Bun or Fire Bun? Wily Women and Survival Slackness in Jamaican Popular Fiction

By Kimberly Anne Robinson-Walcott.

Published by The International Journal of the Book

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Article: Print $US10.00
Article: Electronic $US5.00

Commentators on Jamaican dancehall music often bemoan the dearth of ‘conscious’ or ‘fire bun’ lyrics, in contrast to lewd immorality. ‘Bun’ can mean something entirely different, however. In dancehall diva Macka Diamond’s song “Bun Him”, the woman as victim of her partner’s infidelity is advised to do likewise – to ‘bun’ him. Such productions foreground the image of the ‘cunny Jamaica oman’ whose cunning has been touted as a survival response to oppression and victimization in a traditionally male-privileged society.

Inevitably, there are echoes, reverberations and other sound connections between dancehall music and other branches of popular culture. My particular interest is in popular Jamaican fiction. The figure of the cunning female protagonist who transcends victimhood appears in a number of recent popular Jamaican novels discussed in this paper, many of which have some if not all the familiar dancehall cultural features of explicit sexual references, crude language and often, pornographic content.

Yet Macka’s recently published novel Bun Him!!! plays a different version: Sandra is no victim. Against a background of raging societal amorality/immorality, in an environment of female ascendancy and male marginalization, Bun Him!!! reflects burning contemporary societal issues of gender relations and sexual politics, and disturbing trends of materialism, crumbling values and questionable attitudes.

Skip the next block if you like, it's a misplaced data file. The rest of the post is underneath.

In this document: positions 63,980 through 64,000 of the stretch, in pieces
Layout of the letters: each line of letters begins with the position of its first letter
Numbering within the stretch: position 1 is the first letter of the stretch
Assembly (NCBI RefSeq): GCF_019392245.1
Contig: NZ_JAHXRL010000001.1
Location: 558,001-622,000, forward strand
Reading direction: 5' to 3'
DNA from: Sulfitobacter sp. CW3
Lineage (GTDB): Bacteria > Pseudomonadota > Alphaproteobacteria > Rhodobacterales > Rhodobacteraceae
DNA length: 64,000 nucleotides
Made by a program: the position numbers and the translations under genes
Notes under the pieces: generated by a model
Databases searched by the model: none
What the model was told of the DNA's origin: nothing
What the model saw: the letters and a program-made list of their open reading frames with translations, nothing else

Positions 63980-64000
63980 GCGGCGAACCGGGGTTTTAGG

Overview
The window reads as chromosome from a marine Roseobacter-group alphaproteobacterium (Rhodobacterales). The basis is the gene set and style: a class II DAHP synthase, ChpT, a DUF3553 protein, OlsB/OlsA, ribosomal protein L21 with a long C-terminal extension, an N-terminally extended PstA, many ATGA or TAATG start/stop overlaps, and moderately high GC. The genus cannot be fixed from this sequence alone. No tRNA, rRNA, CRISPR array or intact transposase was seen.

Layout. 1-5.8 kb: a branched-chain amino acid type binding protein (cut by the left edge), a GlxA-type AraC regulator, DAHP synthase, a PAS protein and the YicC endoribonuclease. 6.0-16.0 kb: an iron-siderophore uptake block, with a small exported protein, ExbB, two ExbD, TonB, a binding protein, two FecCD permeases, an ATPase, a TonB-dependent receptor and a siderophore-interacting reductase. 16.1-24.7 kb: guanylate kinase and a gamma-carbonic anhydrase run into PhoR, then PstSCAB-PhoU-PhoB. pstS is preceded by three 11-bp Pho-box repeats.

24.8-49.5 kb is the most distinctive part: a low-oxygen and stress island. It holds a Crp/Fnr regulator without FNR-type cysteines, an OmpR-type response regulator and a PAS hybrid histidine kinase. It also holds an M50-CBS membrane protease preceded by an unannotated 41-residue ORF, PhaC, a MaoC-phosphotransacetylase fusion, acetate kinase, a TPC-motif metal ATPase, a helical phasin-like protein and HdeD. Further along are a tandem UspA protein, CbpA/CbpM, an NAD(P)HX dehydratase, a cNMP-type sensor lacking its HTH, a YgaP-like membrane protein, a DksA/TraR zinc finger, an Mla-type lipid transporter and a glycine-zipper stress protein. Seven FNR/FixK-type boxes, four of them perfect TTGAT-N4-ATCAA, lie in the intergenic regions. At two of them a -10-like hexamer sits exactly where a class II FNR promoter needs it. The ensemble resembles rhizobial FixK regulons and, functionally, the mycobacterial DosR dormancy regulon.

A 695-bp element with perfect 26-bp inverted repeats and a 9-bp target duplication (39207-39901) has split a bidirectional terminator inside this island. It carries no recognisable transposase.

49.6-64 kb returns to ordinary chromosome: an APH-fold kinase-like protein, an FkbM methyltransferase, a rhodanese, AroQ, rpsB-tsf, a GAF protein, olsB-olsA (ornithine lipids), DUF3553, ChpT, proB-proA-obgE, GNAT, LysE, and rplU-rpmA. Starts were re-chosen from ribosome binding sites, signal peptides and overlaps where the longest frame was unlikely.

Unsurprisingly, the book Bun Him!!! is a bestseller. Surprisingly, the book, seemingly fitting very comfortably into the category of ‘trash’ and often verging on pure, unadulterated pornography, in the end perversely emerges as a ‘fire bun’ moral tract. In a country with high levels of illiteracy, the success of Bun Him!!! may, again perversely, signal new hope for the development of a tradition of reading and use of popular fiction as an educational tool.

Keywords: Popular Fiction, Morality, Literacy, Educational Tool

International Journal of the Book, Volume 6, Issue 4, pp.103-112. Article: Print (Spiral Bound). Article: Electronic (PDF File; 553.138KB).

Dr. Kimberly Anne Robinson-Walcott

Publications Coordinator/Editor, Books and Monographs, Sir Arthur Lewis Institute of Social and Economic Studies, University of the West Indies, Kingston, Jamaica

Kim Robinson-Walcott is editor of books and monographs at the Sir Arthur Lewis Institute of Social and Economic Studies, University of the West Indies, Mona. She is also the editor of Jamaica Journal, a publication of the Institute of Jamaica. She holds a PhD in Literatures in English (UWI, Mona, 2001). Her book Out of Order! Anthony Winkler and White West Indian Writing was published by the University of the West Indies Press in 2006. Her other publications include the children’s book Dale’s Mango Tree (1992) which she also illustrated. Her scholarly articles, feature articles, short stories and poems have appeared in a number of anthologies, journals and magazines. She was the regional winner (Americas) of the Commonwealth Short Story Competition 2005.


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